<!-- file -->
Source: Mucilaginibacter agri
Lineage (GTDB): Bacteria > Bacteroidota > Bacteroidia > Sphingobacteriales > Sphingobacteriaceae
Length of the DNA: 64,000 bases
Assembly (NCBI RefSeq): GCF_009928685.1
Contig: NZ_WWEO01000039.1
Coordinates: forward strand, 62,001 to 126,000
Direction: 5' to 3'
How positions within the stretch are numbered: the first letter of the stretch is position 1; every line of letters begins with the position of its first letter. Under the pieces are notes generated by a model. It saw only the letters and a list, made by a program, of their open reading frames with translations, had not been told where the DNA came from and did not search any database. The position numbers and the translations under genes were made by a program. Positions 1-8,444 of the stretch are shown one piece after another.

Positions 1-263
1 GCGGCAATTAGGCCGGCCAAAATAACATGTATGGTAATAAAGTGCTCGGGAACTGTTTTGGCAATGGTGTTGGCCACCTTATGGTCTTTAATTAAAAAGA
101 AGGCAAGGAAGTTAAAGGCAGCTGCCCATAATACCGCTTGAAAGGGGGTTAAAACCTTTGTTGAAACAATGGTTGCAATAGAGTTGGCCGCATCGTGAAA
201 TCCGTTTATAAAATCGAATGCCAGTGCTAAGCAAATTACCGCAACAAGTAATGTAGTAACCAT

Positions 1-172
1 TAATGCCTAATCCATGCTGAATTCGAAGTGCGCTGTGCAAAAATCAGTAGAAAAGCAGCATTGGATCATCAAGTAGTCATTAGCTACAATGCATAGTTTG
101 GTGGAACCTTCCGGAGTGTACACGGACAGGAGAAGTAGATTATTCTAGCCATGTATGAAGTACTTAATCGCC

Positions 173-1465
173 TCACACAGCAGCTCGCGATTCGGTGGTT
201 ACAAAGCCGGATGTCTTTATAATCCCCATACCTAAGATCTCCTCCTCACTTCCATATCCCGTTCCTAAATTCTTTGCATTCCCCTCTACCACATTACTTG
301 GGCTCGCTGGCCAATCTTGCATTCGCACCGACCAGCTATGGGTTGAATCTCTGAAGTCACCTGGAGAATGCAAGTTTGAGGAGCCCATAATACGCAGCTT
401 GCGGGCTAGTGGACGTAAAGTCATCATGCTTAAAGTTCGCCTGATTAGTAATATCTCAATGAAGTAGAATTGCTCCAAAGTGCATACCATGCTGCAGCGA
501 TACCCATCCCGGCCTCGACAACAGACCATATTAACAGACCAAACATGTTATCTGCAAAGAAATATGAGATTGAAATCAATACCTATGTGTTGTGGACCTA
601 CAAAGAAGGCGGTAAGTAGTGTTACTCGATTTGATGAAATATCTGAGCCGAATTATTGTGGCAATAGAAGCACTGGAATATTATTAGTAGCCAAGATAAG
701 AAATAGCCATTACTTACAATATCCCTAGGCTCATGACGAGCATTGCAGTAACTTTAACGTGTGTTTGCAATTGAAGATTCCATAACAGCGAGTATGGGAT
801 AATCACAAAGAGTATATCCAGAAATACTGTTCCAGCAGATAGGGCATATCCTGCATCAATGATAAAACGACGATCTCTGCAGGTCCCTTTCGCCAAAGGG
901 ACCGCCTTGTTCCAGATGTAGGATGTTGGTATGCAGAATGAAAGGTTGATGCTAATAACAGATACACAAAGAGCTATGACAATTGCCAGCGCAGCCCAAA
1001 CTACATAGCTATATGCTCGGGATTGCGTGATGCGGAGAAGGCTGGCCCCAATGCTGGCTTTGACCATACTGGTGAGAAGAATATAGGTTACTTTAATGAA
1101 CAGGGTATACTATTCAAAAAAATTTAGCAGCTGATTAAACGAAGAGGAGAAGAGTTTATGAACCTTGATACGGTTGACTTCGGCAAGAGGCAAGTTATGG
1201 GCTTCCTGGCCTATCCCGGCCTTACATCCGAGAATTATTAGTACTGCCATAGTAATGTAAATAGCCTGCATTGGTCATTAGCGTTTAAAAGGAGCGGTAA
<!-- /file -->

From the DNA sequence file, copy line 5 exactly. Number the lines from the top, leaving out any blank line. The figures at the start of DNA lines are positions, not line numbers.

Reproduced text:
Contig: NZ_WWEO01000039.1